We have black walnuts trees all over the property.  Where they fall on the driveway, we drive over them until all the black covering is gone (although we have dyed clothes and hands with them in years past).  Once uncovered, we use a cast iron nut cracker to crack them.  We used to use a hammer and then carefully pick little pieces of walnut from the crushed shells.  Black walnut shells are very very hard, which is why we can use the cars to strip them and had to use a hammer to crack them.  No sissy nutcracker for black walnuts.  But the reward is great.  Black walnuts have such a distinct aroma—other walnuts smell like rosemary to me, but black walnuts…they smell like toasted butter but deeper and a little bitter.  They are like truffles, an indescribable order but intoxicating just the same.

Black walnut trees are deadly to plants around them.  You can’t plant a garden anywhere near them.  Their roots exude a toxin that kills most annuals and many perennials so you have to choose between them quickly—a black walnut will put down roots in one year deep enough to murder your perennial border.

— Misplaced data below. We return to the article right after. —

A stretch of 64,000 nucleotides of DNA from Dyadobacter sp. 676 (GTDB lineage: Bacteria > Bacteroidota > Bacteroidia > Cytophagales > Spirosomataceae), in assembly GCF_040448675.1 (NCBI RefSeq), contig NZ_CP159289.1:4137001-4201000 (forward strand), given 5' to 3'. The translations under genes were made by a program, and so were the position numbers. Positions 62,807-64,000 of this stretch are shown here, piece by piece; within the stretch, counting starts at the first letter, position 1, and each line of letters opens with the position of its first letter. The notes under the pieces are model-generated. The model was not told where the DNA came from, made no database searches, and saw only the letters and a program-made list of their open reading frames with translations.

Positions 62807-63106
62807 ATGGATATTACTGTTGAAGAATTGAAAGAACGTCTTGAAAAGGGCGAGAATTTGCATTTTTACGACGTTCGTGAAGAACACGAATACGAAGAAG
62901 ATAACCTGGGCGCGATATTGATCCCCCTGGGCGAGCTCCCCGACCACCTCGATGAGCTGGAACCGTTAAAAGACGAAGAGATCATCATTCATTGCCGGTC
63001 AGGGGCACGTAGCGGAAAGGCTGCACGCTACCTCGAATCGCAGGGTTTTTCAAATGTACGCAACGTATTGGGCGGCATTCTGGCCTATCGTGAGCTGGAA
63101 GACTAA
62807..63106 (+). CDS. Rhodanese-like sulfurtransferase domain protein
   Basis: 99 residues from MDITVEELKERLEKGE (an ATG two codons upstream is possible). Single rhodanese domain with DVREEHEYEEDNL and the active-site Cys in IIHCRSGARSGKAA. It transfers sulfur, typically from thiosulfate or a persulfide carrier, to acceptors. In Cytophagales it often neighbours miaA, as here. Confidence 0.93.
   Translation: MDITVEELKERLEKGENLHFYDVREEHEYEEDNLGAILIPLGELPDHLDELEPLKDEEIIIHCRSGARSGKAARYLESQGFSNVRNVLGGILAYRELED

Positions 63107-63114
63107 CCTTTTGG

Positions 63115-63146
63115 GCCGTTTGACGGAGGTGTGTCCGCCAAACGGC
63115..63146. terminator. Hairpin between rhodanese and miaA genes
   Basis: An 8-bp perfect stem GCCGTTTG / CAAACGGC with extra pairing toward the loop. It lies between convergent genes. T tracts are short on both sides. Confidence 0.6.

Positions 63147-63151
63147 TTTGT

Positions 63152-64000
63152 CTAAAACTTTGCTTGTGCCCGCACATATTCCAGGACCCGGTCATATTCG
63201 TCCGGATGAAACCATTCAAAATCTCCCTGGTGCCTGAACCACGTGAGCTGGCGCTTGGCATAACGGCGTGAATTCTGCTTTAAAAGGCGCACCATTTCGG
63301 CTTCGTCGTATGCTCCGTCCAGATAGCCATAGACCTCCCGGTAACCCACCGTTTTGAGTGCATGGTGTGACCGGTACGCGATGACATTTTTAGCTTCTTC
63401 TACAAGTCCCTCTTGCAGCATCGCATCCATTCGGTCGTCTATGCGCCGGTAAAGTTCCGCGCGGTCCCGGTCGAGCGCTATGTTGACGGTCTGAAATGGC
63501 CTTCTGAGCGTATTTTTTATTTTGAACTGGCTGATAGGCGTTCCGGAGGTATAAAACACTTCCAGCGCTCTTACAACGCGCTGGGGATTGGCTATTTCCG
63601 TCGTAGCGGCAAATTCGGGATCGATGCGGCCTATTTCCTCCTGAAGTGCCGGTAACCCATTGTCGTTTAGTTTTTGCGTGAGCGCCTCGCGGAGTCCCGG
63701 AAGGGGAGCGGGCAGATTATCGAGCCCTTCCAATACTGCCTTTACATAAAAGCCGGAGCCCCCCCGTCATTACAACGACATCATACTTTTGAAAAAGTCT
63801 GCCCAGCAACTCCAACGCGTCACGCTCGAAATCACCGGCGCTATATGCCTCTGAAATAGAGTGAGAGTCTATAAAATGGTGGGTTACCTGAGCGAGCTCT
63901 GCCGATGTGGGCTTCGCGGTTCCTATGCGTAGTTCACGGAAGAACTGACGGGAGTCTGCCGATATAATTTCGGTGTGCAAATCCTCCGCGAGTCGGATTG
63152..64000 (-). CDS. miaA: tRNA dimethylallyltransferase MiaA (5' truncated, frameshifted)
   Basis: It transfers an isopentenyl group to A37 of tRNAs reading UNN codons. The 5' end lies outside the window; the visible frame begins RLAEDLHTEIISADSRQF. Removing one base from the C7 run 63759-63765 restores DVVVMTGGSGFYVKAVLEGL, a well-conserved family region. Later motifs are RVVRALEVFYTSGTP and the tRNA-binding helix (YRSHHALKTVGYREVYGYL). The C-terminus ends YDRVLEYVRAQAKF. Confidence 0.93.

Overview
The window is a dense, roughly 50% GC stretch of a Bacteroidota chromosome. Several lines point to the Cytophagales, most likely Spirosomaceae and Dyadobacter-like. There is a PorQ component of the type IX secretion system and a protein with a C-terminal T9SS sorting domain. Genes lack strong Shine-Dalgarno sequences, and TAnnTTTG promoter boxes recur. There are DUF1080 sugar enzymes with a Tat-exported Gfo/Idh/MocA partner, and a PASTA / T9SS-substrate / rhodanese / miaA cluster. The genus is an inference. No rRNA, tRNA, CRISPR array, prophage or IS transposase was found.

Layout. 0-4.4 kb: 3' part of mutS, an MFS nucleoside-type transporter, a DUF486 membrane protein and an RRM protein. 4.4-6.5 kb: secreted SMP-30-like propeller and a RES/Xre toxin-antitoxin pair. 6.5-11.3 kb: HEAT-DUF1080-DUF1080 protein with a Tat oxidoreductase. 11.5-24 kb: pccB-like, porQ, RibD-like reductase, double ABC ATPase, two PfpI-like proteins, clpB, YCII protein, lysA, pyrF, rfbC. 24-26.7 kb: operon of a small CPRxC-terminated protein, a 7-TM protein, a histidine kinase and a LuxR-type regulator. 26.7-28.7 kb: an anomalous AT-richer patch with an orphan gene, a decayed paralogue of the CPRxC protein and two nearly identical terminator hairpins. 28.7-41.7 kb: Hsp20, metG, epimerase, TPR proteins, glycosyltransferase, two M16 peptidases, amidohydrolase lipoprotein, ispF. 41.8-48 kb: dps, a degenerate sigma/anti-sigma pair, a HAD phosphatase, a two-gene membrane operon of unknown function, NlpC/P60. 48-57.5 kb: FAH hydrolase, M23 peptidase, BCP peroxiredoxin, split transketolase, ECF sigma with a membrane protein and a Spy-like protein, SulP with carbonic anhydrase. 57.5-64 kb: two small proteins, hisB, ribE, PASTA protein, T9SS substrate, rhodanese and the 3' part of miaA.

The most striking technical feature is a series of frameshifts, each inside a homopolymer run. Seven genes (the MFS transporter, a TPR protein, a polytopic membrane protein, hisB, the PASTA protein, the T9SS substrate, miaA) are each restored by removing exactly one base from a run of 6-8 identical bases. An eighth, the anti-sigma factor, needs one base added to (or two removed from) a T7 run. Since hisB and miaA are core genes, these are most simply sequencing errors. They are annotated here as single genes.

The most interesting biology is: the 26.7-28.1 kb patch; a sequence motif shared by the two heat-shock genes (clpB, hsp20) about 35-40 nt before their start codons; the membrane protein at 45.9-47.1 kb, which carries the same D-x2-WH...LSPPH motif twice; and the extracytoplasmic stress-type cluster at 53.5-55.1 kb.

When I was younger (ok, even now), I try to crack the walnuts in our Christmas nuts exactly done the middle so that I would have two perfect halves.  Then I carefully dug out the meat to preserve the shell.  I filled the shells with tiny shells, pebbles, herbs, bits of wool yarns and then glued them together and gave them as charms to family members.  I don’t know what they thought of these little gifts, but my son, not knowing of this penchant, did the same for me when he was 12.  Must be something about walnuts.


3 Responses to “Walnuts”

  1. Anita Marie Says:

    Do you know what I like about Walnut Trees? They’re bad, really bad. They’re like the Rebels of the Plant Kingdom.

  2. Heather Blakey Says:

    There IS something about walnuts.

  3. FairyRainbow Says:

    I brought back some nutcrackers from New York, but am afraid none of cast iron…too heavy for my overloaded suitcases already. (>:

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